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Brown pushes for bad trade deal
27 November 2006
A new push for free trade led by the UK Chancellor Gordon Brown and his US counterpart Hank Paulson will threaten many of the world's poorest people with deeper poverty and environmental degradation, Friends of the Earth warned today. The UK Chancellor and US Treasury Secretary are scheduled to meet tomorrow to discuss how to revive the stalled World Trade Organisation talks.
In an article in the Wall Street Journal, the two men urge the case for free trade and claim that free trade is the only way out of poverty for developing countries.
Friends of the Earth's Trade Campaigner Joe Zacune said:
"The UK and US Governments' rationale for kick-starting world trade talks is critically flawed as the evidence shows that the poor and their environment are set to lose out if they sign up to current proposals. By exposing infant industry and farmers in developing countries to unfair competition from powerful multinational companies - farmers will be driven off their land and a process of de-industrialisation set in motion.
"The proposals on the table would also open up markets for non-agricultural products such as forests and fish - threatening the natural resources that millions of people depend upon for their daily survival. The Chancellor seems to be more interested in protecting European business interests than tackling poverty."
Recent statements from the UN Food and Agricultural Organisation and the European Commission's own impact assessment report along with other studies  show that the current trade agenda is working against the needs of poor communities, many of whom depend on natural resources for their livelihoods.
 Institute for Development Policy and Management, University of Manchester, "EU Sustainability Impact Assessment of Proposed WTO Negotiations: Final Report", July 2006
UN Food and Agriculture Organisation, "New focus needed for Doha Round: Trade talks failed to address developing country problems", August 2006 www.fao.org/newsroom/en/news/2006/1000375/index.html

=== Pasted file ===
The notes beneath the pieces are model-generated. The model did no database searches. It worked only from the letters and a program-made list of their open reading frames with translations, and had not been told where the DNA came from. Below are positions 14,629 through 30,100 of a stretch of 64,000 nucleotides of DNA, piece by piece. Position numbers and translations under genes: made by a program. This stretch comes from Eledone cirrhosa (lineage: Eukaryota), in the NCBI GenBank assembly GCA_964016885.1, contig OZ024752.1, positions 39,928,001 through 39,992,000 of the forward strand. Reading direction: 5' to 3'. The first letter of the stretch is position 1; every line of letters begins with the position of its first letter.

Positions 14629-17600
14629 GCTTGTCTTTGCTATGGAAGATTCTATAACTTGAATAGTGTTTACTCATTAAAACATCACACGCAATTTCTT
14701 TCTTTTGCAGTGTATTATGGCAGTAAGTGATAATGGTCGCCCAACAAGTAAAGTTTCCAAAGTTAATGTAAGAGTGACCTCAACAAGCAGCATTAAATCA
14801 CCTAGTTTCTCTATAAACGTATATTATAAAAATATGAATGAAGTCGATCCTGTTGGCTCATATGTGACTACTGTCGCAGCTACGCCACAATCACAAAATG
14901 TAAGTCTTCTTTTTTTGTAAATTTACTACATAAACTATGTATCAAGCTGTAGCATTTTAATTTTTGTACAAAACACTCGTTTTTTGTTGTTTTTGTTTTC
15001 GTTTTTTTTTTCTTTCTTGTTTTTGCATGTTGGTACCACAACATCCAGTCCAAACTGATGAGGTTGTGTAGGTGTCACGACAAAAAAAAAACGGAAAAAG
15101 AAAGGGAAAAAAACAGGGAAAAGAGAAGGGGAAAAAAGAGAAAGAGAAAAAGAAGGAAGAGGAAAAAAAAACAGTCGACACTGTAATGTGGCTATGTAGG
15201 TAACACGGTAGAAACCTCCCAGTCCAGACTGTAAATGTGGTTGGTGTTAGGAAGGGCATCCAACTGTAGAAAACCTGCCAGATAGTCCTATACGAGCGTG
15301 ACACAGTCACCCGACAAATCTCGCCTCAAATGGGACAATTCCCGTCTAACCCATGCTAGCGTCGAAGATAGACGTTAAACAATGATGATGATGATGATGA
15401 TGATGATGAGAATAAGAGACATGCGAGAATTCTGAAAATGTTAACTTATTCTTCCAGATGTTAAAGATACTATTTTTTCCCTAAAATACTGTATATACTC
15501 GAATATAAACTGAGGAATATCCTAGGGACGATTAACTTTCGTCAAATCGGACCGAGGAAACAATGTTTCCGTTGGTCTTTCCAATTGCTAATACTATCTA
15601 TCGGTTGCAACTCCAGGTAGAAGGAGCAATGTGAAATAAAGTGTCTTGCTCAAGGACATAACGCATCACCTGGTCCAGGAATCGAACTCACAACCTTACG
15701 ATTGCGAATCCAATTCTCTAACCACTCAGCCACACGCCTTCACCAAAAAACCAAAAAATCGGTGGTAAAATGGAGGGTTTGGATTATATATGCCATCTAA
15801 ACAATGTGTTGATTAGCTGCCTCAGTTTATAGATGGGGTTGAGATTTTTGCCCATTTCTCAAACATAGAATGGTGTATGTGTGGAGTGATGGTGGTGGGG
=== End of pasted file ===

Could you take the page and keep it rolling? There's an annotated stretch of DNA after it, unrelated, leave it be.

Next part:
K. Gallagher, Boston University and T. Wise, Tufts University, "Doha Round and Developing Countries: Will the Doha deal do more harm than good?", April 2006
A study by the World Bank's Independent Evaluation Group (IEG) from March 2006 concluded that the World Bank's strategies on trade have not delivered on employment and poverty reduction. www.worldbank.org/ieg/trade/docs/press_release_trade_evaluation.pdf (PDF†)
The European Commission-financed sustainability impact assessment on the forest sector, for example, demonstrates that there are likely to be significant and irreversible impacts on forests and biodiversity in 'biodiversity hotspot' countries such as Brazil, Indonesia, countries in the Congo Basin and Papua New Guinea. In addition, countries that currently protect their forest industries using trade measures can expect those industries to shrink and possibly collapse. Institute for Development Policy and Management, University of Manchester, "Sustainability Impact Assessment of Proposed WTO Negotiations: Final Report for the Forest Sector Study", June 2005
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Published by Friends of the Earth Trust
Last modified: Jul 2008